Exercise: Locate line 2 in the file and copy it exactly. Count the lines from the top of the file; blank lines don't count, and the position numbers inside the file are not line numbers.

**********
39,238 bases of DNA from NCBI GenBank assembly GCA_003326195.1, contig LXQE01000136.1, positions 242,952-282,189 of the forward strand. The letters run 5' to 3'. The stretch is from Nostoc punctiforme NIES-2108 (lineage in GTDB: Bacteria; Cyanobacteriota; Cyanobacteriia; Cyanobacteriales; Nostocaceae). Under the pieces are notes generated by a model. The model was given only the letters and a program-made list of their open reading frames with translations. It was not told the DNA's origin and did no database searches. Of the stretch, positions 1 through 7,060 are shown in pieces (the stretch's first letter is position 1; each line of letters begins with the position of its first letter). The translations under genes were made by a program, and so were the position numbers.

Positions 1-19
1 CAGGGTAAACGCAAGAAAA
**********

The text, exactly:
Positions 1-19